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April 21, 2014

Andrew Silow-Carroll: Passoverkill? Suggestions to make next year's seders even more culturally sensitive

Sara Israelsen Hartley: Seeking the Divine: An ancient connection in a new context

Christine M. Flowers: Priest's execution in Syria should be call to action

Courtnie Erickson: How to help kids accept the poor decisions of others

Lizette Borreli: A Glass Of Milk A Day Keeps Knee Arthritis At Bay

Lizette Borreli: 5 Health Conditions Your Breath Knows Before You Do

The Kosher Gourmet by Betty Rosbottom Coconut Walnut Bars' golden brown morsels are a beautifully balanced delectable delight

April 18, 2014

Rabbi Yonason Goldson: Clarifying one of the greatest philosophical conundrums in theology

Caroline B. Glick: The disappearance of US will

Megan Wallgren: 10 things I've learned from my teenagers

Lizette Borreli: Green Tea Boosts Brain Power, May Help Treat Dementia

John Ericson: Trying hard to be 'positive' but never succeeding? Blame Your Brain

The Kosher Gourmet by Julie Rothman Almondy, flourless torta del re (Italian king's cake), has royal roots, is simple to make, . . . but devour it because it's simply delicious

April 14, 2014

Rabbi Dr Naftali Brawer: Passover frees us from the tyranny of time

Greg Crosby: Passing Over Religion

Eric Schulzke: First degree: How America really recovered from a murder epidemic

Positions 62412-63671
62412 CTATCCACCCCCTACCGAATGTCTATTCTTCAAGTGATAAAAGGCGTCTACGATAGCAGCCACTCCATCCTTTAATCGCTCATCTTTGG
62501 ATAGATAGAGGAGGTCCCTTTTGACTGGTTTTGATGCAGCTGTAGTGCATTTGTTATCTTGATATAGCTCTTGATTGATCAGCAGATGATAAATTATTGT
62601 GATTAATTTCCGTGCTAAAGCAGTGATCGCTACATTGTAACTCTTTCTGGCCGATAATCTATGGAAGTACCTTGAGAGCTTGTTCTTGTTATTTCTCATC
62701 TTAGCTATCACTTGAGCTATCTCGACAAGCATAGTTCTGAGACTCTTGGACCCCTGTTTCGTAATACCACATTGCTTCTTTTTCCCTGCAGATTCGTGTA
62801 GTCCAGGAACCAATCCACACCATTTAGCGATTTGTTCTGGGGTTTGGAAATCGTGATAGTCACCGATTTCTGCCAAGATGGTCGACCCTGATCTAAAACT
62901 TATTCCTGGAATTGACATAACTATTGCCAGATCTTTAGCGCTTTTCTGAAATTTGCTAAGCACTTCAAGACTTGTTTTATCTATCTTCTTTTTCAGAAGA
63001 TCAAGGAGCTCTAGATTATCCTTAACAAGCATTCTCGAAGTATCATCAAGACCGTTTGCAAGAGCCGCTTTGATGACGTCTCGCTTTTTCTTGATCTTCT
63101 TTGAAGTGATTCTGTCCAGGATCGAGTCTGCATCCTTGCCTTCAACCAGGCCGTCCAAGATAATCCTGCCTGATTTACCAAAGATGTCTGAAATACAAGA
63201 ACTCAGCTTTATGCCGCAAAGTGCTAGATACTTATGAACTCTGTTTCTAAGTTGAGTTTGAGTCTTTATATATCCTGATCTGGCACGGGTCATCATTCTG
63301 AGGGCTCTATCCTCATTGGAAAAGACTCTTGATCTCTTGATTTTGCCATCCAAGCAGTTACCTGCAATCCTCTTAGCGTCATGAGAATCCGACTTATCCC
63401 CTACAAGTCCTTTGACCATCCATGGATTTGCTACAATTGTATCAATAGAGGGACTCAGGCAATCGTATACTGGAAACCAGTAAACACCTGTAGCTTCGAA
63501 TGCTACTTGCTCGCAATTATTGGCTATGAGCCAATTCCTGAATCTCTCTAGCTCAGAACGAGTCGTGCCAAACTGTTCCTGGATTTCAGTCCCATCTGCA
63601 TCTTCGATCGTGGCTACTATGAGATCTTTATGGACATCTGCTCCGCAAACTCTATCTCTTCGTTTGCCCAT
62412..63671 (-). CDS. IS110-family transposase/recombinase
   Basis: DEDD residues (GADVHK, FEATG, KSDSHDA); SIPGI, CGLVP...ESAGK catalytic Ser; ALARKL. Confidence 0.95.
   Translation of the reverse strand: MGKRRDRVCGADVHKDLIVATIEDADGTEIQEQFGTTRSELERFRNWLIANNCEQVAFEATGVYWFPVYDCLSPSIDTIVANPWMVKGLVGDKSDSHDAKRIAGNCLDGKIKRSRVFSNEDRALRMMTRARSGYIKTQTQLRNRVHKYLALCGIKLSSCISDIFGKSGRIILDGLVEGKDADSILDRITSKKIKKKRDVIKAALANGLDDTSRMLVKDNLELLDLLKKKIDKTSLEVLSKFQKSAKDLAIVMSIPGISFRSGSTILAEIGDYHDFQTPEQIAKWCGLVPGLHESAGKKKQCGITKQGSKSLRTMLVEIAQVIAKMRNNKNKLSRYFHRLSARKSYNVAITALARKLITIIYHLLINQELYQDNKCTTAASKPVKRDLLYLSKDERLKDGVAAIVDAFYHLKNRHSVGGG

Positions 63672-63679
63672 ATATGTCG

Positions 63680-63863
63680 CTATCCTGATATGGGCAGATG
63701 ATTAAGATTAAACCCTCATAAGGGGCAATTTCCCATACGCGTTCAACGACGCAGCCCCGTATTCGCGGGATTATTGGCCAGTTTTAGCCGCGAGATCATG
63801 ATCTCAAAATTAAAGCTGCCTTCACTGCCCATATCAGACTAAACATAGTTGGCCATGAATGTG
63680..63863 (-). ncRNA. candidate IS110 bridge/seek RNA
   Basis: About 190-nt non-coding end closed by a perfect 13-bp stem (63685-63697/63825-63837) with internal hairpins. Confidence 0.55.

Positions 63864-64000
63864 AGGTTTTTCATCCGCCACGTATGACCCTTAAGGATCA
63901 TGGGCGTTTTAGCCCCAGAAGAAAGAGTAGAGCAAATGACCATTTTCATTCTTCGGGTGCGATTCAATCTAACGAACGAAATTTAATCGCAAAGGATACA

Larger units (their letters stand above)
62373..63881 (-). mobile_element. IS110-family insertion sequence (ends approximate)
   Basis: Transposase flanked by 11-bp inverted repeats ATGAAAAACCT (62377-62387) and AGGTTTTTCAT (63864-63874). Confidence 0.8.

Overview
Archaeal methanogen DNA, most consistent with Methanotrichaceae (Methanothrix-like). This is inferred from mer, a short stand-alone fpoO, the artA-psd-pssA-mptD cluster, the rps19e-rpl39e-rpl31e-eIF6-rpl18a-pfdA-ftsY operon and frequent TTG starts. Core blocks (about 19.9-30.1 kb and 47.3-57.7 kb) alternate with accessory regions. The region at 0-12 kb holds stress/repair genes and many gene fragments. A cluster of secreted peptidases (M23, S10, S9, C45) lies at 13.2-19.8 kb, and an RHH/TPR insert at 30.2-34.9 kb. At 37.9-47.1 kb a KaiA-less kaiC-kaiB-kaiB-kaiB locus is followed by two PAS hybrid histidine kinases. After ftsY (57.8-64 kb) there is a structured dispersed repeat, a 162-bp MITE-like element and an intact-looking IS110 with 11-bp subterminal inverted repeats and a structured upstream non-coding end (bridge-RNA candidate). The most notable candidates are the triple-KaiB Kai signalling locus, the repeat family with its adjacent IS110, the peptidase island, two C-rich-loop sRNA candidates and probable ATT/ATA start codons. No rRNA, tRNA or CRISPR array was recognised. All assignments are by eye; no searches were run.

Georgia Lee: When love is not enough: Teaching your kids about the realities of adult relationships

Cameron Huddleston: Freebies for Your Lawn and Garden

Gordon Pape: How you can tell if your financial adviser is setting you up for potential ruin

Dana Dovey: Up to 500,000 people die each year from hepatitis C-related liver disease. New Treatment Has Over 90% Success Rate

Justin Caba: Eating Watermelon Can Help Control High Blood Pressure

The Kosher Gourmet by Joshua E. London and Lou Marmon Don't dare pass over these Pesach picks for Manischewitz!

April 11, 2014

Rabbi Hillel Goldberg: Silence is much more than golden

Caroline B. Glick: Forgetting freedom at Passover

Susan Swann: How to value a child for who he is, not just what he does

Cameron Huddleston: 7 Financial Tasks You Should Tackle Right Now

Sandra Block and Lisa Gerstner: How to Profit From Your Passion

Susan Scutti: A Simple Blood Test Might Soon Diagnose Cancer

Chris Weller: Have A Slow Metabolism? Let Science Speed It Up For You

The Kosher Gourmet by Diane Rossen Worthington Whitefish Terrine: A French take on gefilte fish

April 9, 2014

Jonathan Tobin: Why Did Kerry Lie About Israeli Blame?

Samuel G. Freedman: A resolution 70 years later for a father's unsettling legacy of ashes from Dachau

Jessica Ivins: A resolution 70 years later for a father's unsettling legacy of ashes from Dachau

Kim Giles: Asking for help is not weakness

Kathy Kristof and Barbara Hoch Marcus: 7 Great Growth Israeli Stocks

Matthew Mientka: How Beans, Peas, And Chickpeas Cleanse Bad Cholesterol and Lowers Risk of Heart Disease